Over the years, there have also been ill-fated attempts to cash in with TV versions of the Coen Brothers' Oscar-winning 'Fargo', which only made it to the pilot stage in 1997 with a then-unknown Edie Falco in the Frances McDormand role, as well as 'Ferris Bueller' (lasting 13 episodes in 1990), 'Dirty Dancing' (running for 11 episodes in 1998 and starring Melora Hardin, who later appeared as Jan in the US version of 'The Office'), and 'Look Who's Talking' ('Baby Talk', which aired for two series between 1991 and 1992).
Meanwhile, the less said about the seven-episode train-wreck 'My Big Fat Greek Life' (2003) -- Nia Vardalos' spin-off from her own surprise hit movie 'My Big Fat Greek Wedding' -- the better.
All that said, there have been a handful of movies that transferred brilliantly to the small screen to become worthy artistic enterprises in their own right. 'M*A*S*H' -- developed from the 1970 movie -- ran for 11 years, winning dozens of awards and cultivating such a big fanbase that its 1983 finale attracted more than 50 million US viewers -- the second most-watched primetime event in American broadcasting history.
The much-loved 'Buffy the Vampire Slayer' -- itself being mooted for an ominous-sounding reboot without the involvement of creator Joss Whedon -- spun off from a 1992 movie starring Luke Perry, Kirsty Swanson and future Oscar-winner Hilary Swank. With Sarah Michelle Gellar cast in the lead role, 'Buffy' ran for seven seasons and remains one of the most critically adored, if under-appreciated, TV shows of the past 20 years.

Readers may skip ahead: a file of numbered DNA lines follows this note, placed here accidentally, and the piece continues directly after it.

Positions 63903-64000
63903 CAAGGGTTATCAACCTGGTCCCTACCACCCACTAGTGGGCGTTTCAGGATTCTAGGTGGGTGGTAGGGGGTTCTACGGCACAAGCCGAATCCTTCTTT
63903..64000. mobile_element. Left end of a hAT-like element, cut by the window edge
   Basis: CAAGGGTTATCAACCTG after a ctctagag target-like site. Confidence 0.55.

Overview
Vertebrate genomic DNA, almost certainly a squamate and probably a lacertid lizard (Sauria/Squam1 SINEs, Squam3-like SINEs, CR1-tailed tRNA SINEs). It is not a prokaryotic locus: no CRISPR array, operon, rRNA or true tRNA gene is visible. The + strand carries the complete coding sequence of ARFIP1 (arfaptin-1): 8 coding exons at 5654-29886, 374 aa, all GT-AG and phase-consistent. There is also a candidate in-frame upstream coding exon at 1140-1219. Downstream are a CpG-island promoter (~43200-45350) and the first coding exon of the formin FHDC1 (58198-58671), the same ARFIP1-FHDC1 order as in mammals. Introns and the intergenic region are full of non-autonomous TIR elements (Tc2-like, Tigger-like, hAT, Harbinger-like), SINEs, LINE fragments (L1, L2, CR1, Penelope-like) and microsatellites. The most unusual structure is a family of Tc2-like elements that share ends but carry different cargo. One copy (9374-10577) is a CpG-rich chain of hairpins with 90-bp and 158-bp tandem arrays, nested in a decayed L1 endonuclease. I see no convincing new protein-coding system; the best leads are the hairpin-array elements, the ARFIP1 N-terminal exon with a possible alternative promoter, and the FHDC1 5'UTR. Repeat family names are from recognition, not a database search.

In a similar vein, 'Friday Night Lights', a criminally under-watched drama revolving around the travails of a Texan high-school American football team, derived from an acclaimed 2003 movie starring Billy Bob Thornton. Adapted for the small screen in 2006, 'FNL' is now in its fifth and final series, a remarkable feat considering its low ratings.
That 'FNL' has survived at all is a tribute to its rabidly passionate fans, as well as some extraordinarily positive critics' support. When the show picked up two well-deserved acting nominations at the Emmy awards last summer, the 'Los Angeles Times' enthused that 'Friday Night Lights' "may be the best dramatic series in the history of television. That's right: history".
Elsewhere, the recent, short-lived 'Terminator: The Sarah Connor Chronicles' had its moments, while the most recent TV incarnation of 'Nikita' seems to be doing well. 'Parenthood', adapted from the 1989 movie and starring 'Six Feet Under' alum Peter Krause and 'Gilmore Girls' Lauren Graham, is now into its second series in the US and is slowly building its audience.
Last, it's worth remembering that the movie-to-TV trend goes in the other direction too. Past and current TV series such as 'The Naked Gun', starring the late, great Leslie Nielsen, 'Firefly' (filmed as the 2005 movie 'Serenity'), and both 'South Park' and 'The Simpsons' have all enjoyed big-screen success.
There are also plans to develop movie versions of the TV series '24', 'Entourage' and, most exciting of all, 'Arrested Development', the Emmy-award-winning comedy about a messed-up wealthy family that was unceremoniously axed from the TV schedules in 2006, after just three critically acclaimed but low-rating seasons.